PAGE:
Death also leaves a heartache that only time can heal; love leaves a memory that no-one can steal. In one of the hymns which Christians sing frequently, the songwriter writes the following:

 

Time like an ever-rolling stream, bears all its sons away,

They fly forgotten, as a dream dies at the opening day.

 

We will do all that we can to preserve the memory of Duranie Heavy Daniel. We will resist the human condition that results in forgetting those who have passed. In the West African theology that preceded Christianity, the dead are divided into two groups. The “living dead” are those who are remembered by people who are still alive. “The ancestors” are those who have gone before anyone alive was born. Duranie is therefore of the “living dead” and we shall not forget him.

 

“Man is lonely by birth;

Man is only a Pilgrim on earth.

Born to be a king,

Time is a temporary thing.

Only alone while on earth…”

 

We will miss Duranie “Heavy” Daniel

We will miss his unstinting selflessness.

We will miss his remarkable openhandedness.

We will mis his easy style.

But, most of all, we will miss his ready style.

If he was here

I have no fear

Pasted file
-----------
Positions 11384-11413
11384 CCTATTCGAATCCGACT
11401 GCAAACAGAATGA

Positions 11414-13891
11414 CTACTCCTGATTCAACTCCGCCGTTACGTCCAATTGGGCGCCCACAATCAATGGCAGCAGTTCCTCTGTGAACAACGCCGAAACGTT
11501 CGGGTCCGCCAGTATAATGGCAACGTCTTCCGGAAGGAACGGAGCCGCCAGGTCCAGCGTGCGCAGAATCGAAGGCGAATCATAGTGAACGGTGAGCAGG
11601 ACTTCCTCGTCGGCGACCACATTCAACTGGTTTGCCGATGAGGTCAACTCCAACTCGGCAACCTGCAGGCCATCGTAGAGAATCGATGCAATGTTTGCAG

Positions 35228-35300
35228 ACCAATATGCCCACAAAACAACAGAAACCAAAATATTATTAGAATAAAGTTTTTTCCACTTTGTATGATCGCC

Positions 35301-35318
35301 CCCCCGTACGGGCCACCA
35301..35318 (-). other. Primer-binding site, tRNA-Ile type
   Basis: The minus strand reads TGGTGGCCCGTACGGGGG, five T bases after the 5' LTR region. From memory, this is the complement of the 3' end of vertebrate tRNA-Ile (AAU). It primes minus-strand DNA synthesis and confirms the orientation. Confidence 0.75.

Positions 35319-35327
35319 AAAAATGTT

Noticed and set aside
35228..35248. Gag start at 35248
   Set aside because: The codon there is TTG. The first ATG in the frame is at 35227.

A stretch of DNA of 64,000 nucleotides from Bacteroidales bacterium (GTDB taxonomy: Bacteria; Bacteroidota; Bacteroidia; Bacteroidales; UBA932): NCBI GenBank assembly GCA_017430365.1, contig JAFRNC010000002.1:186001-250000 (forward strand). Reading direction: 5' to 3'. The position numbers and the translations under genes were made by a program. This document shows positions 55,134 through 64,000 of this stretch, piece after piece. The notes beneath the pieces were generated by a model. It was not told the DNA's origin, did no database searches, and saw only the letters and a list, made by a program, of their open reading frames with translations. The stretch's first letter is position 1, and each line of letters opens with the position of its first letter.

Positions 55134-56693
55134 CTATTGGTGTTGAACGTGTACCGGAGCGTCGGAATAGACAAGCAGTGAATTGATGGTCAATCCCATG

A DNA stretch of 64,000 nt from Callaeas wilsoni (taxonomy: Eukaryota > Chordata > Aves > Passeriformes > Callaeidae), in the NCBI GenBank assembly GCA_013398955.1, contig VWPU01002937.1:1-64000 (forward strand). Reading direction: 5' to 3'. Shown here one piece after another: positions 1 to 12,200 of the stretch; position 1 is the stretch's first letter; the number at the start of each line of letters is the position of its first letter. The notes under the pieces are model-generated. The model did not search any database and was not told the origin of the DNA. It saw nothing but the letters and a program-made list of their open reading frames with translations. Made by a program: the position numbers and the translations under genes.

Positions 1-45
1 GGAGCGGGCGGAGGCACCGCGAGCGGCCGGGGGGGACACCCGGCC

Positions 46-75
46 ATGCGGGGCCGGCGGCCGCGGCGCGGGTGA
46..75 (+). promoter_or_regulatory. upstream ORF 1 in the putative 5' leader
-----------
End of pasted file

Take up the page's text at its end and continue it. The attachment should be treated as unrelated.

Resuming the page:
He would declare:

“Cry for me a little.

Think of me sometimes, but not too much.

Think of me now and again as I was in life.

Friends I want to assure you that I feel your pain. I lost an uncle, my mother’s brother a few years ago. Today, I still feel the emptiness, the pain, the disappointment which naturally accompanies death.

Khalil Gibran, one of my favourite poets, wrote the following about death:

Talk not of my departure with sighs in your heart;

Close your eyes and you will see me with you forevermore…
Go back to the joy of your dwellings and you will find there

That which death cannot remove from you and me.

It is near-impossible not to have sighs in your heart on the passing of Duranie “Heavy Daniel, your son, brother and neighbor. You may close your eyes in order to imagine Heavy during happy times; but the tears may escape through your eyelids. You will return to your dwelling places but will find that knowledge of Duranie’s passing will remain with you, and cause of the joys of your homes to be diminished.

The poet knew that these human reactions would occur; yet, he wanted us to resist those human traits at a time when death connects us brazenly to our humanity and reminds us callously of our mortality.

Our religion also seeks to comfort us in death.

Those of us who are Christians believe that faith in the Almighty will cause us, on Judgement Day, to see faces of our loved-ones who have gone.

We believe that to love God, to do good works, and to live a life of charity will cause God to look favourably upon us after death, and that as a reward for goodness, we will see God’s face.

If this is indeed the formula for everlasting salvation, then I am compelled to believe that Duranie “Heavy” Daniel has already been welcomed into the arms of his Jesus. He has seen God’s face.

I close by quoting from one of my favourite poets,:

“DEATH MUST NOT FIND US THINKING THAT WE DIE

BECAUSE ALL OF MAN IS HEART, IS HOPE

ALL OF MAN CAN FLY LIKE A BIRD.

RISE UP AND SOAR IN FULFILLING FULFILLMENT.

Soar my Comrade and Friend. Soar on high. God loves you.

I thank you.